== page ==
The Dalton Highway stretches 414 miles across northern Alaska from Livengood (84 miles north of Fairbanks) to Deadhorse and the oilfields of Prudhoe Bay. Built during construction of the trans-Alaska oil pipeline in the 1970s, this mostly gravel highway travels through rolling, forested hills, across the Yukon River and Arctic Circle, through the rugged Brooks Range, and over the North Slope to the Arctic Ocean. Along most of its length, you'll see no strip malls, no gift shops, no service stations—just forest, tundra, and mountains, crossed by a double ribbon of road and pipe.
The Bureau of Land Management (BLM) manages a swath of public lands along the highway from the Yukon River to the north side of the Brooks Range. Within the Dalton corridor, the BLM maintains campgrounds, rest areas, interpretive panels and the award-winning Arctic Interagency Visitor Center in Coldfoot.
This is no ordinary road -- it pays to be prepared. There is no cell phone service or public Internet connection along the Dalton Highway. Before you embark on this incredible journey, read the tips on this website.
Travelers in April and May can encounter challenging weather and road conditions. Winter lasts through April, and services are available only in Coldfoot and Deadhorse. On the North Slope, snowstorms and temperatures as low as 10°F sometimes continue into late May. The Alaska Department of Transportation provides travel advisories. Guided tours are available: check with the Fairbanks Convention & Visitors Bureau for more information.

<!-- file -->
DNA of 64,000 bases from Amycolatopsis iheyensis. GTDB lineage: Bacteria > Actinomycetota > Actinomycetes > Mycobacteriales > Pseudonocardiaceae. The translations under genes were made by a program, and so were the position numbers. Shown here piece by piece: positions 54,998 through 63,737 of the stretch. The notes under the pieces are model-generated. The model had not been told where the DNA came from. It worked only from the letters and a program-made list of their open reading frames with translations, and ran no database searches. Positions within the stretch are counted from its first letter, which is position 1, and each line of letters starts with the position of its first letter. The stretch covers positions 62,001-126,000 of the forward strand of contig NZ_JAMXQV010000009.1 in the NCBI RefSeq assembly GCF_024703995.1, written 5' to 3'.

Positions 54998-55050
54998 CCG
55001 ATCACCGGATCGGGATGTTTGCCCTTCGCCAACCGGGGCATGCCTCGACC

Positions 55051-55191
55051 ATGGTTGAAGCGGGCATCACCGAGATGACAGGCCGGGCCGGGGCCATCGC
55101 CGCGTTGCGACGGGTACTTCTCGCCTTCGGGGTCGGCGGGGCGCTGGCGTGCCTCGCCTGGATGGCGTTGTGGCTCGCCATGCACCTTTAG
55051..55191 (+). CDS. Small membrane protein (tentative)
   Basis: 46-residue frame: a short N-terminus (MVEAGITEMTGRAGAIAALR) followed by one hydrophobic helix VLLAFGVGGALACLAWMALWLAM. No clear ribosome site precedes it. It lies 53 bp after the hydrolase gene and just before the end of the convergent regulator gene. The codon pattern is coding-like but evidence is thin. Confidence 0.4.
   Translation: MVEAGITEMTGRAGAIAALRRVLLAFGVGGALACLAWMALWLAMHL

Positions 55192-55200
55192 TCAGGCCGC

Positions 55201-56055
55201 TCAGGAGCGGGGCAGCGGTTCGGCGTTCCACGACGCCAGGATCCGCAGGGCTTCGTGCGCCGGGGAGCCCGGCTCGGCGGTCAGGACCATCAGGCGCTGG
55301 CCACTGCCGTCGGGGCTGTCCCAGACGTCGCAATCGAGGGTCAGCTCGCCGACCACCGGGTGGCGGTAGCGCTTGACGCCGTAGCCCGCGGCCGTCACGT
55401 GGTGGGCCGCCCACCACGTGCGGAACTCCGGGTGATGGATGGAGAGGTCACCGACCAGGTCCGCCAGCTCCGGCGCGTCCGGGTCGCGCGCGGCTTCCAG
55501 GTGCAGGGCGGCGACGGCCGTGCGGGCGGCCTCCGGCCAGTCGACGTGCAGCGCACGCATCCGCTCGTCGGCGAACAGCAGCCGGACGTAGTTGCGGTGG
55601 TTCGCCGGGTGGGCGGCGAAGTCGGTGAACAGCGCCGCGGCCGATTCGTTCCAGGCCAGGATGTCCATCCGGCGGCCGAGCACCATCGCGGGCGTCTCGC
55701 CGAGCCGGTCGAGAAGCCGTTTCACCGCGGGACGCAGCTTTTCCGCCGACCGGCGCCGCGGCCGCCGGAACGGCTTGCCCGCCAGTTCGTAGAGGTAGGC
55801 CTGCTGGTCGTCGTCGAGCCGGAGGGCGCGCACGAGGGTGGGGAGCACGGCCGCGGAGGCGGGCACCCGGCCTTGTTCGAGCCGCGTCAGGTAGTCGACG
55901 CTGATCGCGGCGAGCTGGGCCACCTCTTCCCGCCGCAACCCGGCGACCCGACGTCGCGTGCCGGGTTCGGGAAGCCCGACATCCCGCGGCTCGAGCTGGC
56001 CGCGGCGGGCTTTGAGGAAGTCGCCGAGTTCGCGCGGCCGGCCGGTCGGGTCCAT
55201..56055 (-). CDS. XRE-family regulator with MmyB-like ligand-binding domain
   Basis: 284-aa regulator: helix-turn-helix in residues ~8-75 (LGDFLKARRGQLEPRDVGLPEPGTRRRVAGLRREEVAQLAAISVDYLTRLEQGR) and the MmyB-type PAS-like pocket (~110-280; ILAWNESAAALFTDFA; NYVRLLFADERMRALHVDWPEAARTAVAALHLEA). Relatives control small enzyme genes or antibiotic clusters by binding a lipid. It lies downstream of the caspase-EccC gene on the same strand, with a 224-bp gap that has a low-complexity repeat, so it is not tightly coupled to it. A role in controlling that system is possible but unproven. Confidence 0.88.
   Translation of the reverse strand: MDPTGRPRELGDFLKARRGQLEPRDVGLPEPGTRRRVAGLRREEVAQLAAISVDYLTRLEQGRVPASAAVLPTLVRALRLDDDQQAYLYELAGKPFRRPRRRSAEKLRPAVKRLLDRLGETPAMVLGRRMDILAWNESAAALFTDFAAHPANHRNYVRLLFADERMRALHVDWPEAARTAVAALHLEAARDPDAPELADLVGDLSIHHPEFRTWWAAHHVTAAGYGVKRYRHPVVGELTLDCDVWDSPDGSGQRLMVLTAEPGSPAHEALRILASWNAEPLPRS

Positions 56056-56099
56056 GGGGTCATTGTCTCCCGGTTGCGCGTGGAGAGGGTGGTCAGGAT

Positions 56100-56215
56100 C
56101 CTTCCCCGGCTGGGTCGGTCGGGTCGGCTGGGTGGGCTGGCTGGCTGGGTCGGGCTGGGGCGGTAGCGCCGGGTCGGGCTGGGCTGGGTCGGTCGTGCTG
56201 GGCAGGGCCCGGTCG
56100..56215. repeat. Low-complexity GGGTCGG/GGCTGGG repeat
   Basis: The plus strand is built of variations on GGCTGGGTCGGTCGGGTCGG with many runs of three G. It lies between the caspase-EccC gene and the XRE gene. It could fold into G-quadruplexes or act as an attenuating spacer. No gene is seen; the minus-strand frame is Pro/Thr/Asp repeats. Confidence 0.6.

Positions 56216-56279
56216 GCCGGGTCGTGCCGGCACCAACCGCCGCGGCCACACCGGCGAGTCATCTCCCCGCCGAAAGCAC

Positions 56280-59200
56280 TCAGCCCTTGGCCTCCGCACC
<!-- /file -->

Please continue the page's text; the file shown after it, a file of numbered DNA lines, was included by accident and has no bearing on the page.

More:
Hunting on the Dalton?
You can experience a great hunt and, with patience, hard work, and a little luck, bring home a supply of tasty, healthy meat. But there are some rules and regulations you should know before you start. Click here on our Tips for Dalton Highway Hunters page first.
For additional questions about traveling the Dalton Highway:
Central Yukon Field Office
1150 University Avenue
Fairbanks, Alaska 99709-3844
tel: 907-474-2200 or (toll free) 1-800-437-7021